d. Rank is generally held by virtue of of- fice or grade in the Army.
e. Conferring honorary titles of military rank upon civilians is prohibited. However, honorary titles already conferred will not be withdrawn.
1-7. Precedence between members of the Army and other Services serving with the Army Members of other Services serving with the Army have equal status with Army mem- bers of equivalent grade of rank. (Compara- ble ranks among the Services are shown in table 1-2.)
1-8. Precedence between Foreign Service officers of the Department of State and officers of the Army Precedence between officers of the Foreign Service and other officers of the U.S. Gov- ernment is set forth by EO 9998, 14 Septem- ber 1948.
1-9. Precedence between members of the Army and members of Foreign Military Services serving with the Army. Members of Foreign Military Services serv- ing with the U.S. Army have equal status with Army members of equivalent grade of rank.
Table 1-1 Grade of ranks, U.S. Army
General officer*
Grade of rank: General of the Army Pay grade: Special TH1« of address: General Abbreviation: 1GA
Grade of rank: General Pay grade: 0-10 Title of address: General Abbreviation: GEN
Grade of rank: Lieutenant General Pay grade: 0-9 TKte of address: General Abbreviation: LTG 20 AUGUST 1988 UPDATE • AR 600-20
Grade of rank: Major General Pay grade: 0-6 THte of address: General Abbreviation: MG
Grade of rank: Brigadier General Pay grade: 0-7 Title of address: General Abbreviation; BG
_____ FieM officers________
Grade of rank: Colonel Pay grade: 0-6 Title of address: Colonel Abbreviation: COL
Grade of rank: Lieutenant Cotonel Pay grade: 0-5 Title of sddress: Colonel Abbreviation: LTC
Grade of rank: Major Pay grade: 0-4 Title of address: Major Abbreviation: MAJ_____________
Company officers
Grade of rank: Captain Pay grade: 0-3 Title of address: Captain Abbreviation: CPT _____________
Grade of rank: First Lieutenant Pay grade: 0-2 TrUe of address: Lieutenant Abbreviation: 1LT
Grade of rank: Second Lieutenant Pay grade: 0-1 Titie of address: Lieutenant Abbreviation: 2LT
Warrant officers
Grade of rank: Chief Warrant Officer, Four Pay grade: W-4 Title of address: Mister(Mrs/Miss) Abbreviation: CW4____________
Grade of rank: Chief Warrant Officer, Three Pay grade: W-3 Title of address: Mister (Mr s/Mis3) Abbreviation: CW3______________
Grade of rank: Chief Warrant Officer, Two Pay grade: W-2 Titie of address: Mister (Mrs/Miss) Abbreviation: CW2___________'
Grade of rank: Warrant Officer, One Pay grade: W-1 Title of address: Mtster(Mrs/Miss) Abbreviation: WO1__________.
Grade of rank; U.S. Military Academy Pay grade: Special Title of address: Mister/Miss/Cadet Abbreviation: none
Grade of rank: Senior Advanced ROTC Pay grade: Special Titie of address: Mrster/Miss/Cadet Abbreviation: none
Senior Noncommissioned officers
Grade of rank: Sergeant Major of the Army Pay grade: E9
of address: Sergeant Major Abbreviation: SMA____________
Grade of rank: Command Sergeant Major2 Pay grade: E9 TWe of address: Sergeant Major Abbreviation: CSM ___________
Grade of rank: Sergeant Major3
Psy grade: E9 Title of address: Sergeant Major Abbreviation: SGM____________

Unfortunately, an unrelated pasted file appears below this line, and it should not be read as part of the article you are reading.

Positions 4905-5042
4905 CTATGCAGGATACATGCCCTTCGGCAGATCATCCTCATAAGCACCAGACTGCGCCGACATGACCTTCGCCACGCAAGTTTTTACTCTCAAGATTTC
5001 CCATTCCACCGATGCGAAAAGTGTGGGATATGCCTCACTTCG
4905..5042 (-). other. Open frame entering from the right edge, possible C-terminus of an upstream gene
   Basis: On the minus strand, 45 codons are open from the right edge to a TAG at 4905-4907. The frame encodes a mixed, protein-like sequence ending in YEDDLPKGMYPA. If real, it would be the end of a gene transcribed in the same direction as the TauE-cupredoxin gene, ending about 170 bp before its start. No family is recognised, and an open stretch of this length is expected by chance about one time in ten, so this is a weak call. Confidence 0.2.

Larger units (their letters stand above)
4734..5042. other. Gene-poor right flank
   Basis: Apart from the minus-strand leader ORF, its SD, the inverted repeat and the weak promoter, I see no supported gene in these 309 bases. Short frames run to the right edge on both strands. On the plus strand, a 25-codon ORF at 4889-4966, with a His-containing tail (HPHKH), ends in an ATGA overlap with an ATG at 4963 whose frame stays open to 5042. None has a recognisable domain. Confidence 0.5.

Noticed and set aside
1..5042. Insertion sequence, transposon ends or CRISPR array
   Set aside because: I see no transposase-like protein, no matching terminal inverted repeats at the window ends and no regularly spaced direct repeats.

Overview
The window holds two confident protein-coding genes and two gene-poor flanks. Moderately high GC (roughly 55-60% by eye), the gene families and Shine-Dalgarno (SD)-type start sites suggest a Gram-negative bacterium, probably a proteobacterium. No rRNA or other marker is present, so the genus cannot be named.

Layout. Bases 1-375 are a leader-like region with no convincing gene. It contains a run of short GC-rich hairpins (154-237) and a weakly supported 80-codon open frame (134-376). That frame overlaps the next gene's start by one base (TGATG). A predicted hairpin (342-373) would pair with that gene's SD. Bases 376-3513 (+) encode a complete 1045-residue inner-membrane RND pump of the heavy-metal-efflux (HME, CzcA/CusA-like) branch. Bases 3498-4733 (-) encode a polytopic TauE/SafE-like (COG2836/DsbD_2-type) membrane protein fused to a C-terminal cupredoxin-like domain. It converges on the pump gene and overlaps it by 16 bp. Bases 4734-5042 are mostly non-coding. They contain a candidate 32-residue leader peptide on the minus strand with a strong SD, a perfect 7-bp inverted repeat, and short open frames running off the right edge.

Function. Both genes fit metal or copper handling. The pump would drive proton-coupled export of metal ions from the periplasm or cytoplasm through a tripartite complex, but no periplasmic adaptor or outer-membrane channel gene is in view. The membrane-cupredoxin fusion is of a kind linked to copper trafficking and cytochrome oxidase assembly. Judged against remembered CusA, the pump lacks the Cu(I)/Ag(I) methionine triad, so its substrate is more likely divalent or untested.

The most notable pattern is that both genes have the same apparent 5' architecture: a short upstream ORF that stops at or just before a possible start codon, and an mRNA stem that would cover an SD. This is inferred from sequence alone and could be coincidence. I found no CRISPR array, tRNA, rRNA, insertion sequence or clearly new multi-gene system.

Grade of rank: First Sergeant Psy grade: EB TftJe of address: First Sergeant Abbreviation: 1SG____________
Grade of rank: Master Sergeant Psy grade: E6 Tttie of address: Sergeant Abbreviation: MSG____________
Grade of rank: Platoon Sergeant and Sergeant First Class Psy grade: E7 Tltte of sddress: Sergeant Abbreviation; PSG/SFC__________
Junior Noncommissioned officers and ________Specialist4________
Grade of rank: Staff Sergeant Pay grade: E6 Tttte of address: Sergeant Abbreviation: SSG______________
Grade of rank: Sergeant Psy grade: E5 Titie of address: Sergeant Abbreviation: SGT____________
Grade of rank: Corporal Pay grade: E4 Trae of address: Corporal Abbreviation: CPL______________
Grade of rank: Specialist Four Pay grade: E4 Titie of address: Specialist Abbreviation: SP4_____________
Grade of rank: Private First Class Pay grade: E3 Titie of address: Private Abbreviation: PFC_____________
Grade of rank: Private Psy grade: E2 THfe of address: Private Abbreviation: PV2_____________
Grade of rank: Private Pay grade: E1 Titie of address: Private Abbreviation: PV1_____________ Note.: 1. Other abbreviations authorized tor u*e in correspondence with the general public and agencies outside Department of Defense (DOO). on Identification (ID) cards, and in personal correspondence are feted in AR 310-60. 2. Personnel tormaty selected by DA for participation in the Command Sergeant* Major Program. 3. Ad E9s not formally selected tor the Command Sergeants Major Program. 4. Specarttl Four will rank immediately below Corporal. This does not require or justify change to table of organization (TOE) or table of Distribution and allowances (TDA).
Chapter 2 Command and Other Channels
2-1. Chain of command a The chain of command is the most im-
portant organizational technique used by the Army. It is the succession of com- manders, superior to subordinate, through which command is exercised. It extends from the President, as Commander-in- Chief, down through the various grades of rank, to the enlisted persons leading the smallest Army elements. This is also known as the command channel. Staff officers and administrative noncommissioned officers (NCOs) are not in the chain of command.
b. A simple and direct command channel helps send orders from the highest to the lowest levels in a minimum of time and with the least chance of misinterpretation. The command channel extends upward in the same manner for matters requiring official communication from subordinate to superior.